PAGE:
“The Angels of Mons” featuring Michael Broadhurst Photo credit Laura Archer

Much of the play makes use of Henry V verbatim, beginning with the version staged by George to amuse Harry, the boy, as King Henry was known. It’s hard to compete with the Bard which make the words of playwright Eric C. Webb less gripping. As soon as the St. Crispen’s Day speech begins, my mind drifted to the wonderful productions I’ve seen going back to Lawrence Olivier in the 1944 film. These young actors try hard but their performances can’t match classic eloquence and their British accents slip.

"The Angels of Mons" featuring Sophia Speigel and Michael Broadhurst Photo credit Laura Archer
“The Angels of Mons” featuring Sophia Speigel and Michael Broadhurst Photo credit Laura Archer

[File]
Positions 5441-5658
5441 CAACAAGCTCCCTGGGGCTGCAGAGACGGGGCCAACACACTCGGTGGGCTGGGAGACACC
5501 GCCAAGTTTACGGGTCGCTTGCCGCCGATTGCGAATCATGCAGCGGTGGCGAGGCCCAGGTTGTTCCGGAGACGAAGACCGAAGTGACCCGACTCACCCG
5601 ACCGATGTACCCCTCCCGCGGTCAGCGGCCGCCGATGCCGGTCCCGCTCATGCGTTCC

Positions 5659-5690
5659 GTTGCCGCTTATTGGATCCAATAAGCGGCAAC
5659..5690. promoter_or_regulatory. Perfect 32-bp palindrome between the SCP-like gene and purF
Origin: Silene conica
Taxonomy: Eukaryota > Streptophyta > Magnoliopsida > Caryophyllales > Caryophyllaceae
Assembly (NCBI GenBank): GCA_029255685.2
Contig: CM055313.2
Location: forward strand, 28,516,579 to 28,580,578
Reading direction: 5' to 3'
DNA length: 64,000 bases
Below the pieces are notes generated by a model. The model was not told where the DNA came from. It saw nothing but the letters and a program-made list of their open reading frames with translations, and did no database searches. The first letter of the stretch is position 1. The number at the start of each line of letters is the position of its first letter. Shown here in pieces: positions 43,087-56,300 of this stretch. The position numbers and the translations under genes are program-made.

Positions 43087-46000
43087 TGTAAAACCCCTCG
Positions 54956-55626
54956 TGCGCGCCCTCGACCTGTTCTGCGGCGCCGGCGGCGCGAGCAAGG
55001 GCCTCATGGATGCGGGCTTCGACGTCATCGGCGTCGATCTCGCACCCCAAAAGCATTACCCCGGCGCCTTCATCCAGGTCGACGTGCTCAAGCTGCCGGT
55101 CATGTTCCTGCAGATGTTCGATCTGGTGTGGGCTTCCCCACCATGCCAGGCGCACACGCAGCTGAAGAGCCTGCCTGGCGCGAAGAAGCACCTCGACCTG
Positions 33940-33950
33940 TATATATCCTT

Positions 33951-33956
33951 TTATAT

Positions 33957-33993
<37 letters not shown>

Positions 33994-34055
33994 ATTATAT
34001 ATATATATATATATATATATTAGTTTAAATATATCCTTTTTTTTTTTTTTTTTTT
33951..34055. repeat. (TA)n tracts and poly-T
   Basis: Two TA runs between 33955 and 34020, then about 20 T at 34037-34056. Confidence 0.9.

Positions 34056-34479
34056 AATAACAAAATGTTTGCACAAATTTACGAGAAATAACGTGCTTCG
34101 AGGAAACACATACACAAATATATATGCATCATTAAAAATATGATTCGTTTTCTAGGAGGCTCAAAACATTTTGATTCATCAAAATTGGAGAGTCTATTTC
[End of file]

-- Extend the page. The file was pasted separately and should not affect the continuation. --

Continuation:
The play is well-staged making the most of the cramped space and actors Michael Broadhurst as George, Christopher Basile as Frank and Ben Stroman as Alfred get high marks. Eleven- year- old Sophia Spiegel works hard as Harry to make a convincing young boy. Laura Archer gets a shout-out for direction as does Tim Bell whose fight directions result in credible tussles.

The last fifteen minutes cry out for editing but overall there are affecting moments. The historical events are worth the attention and my guess is that playwright Webb’s career is on an upward trajectory.

To find out more about March Forth Productions’ The Angel of Mons, please visit their website.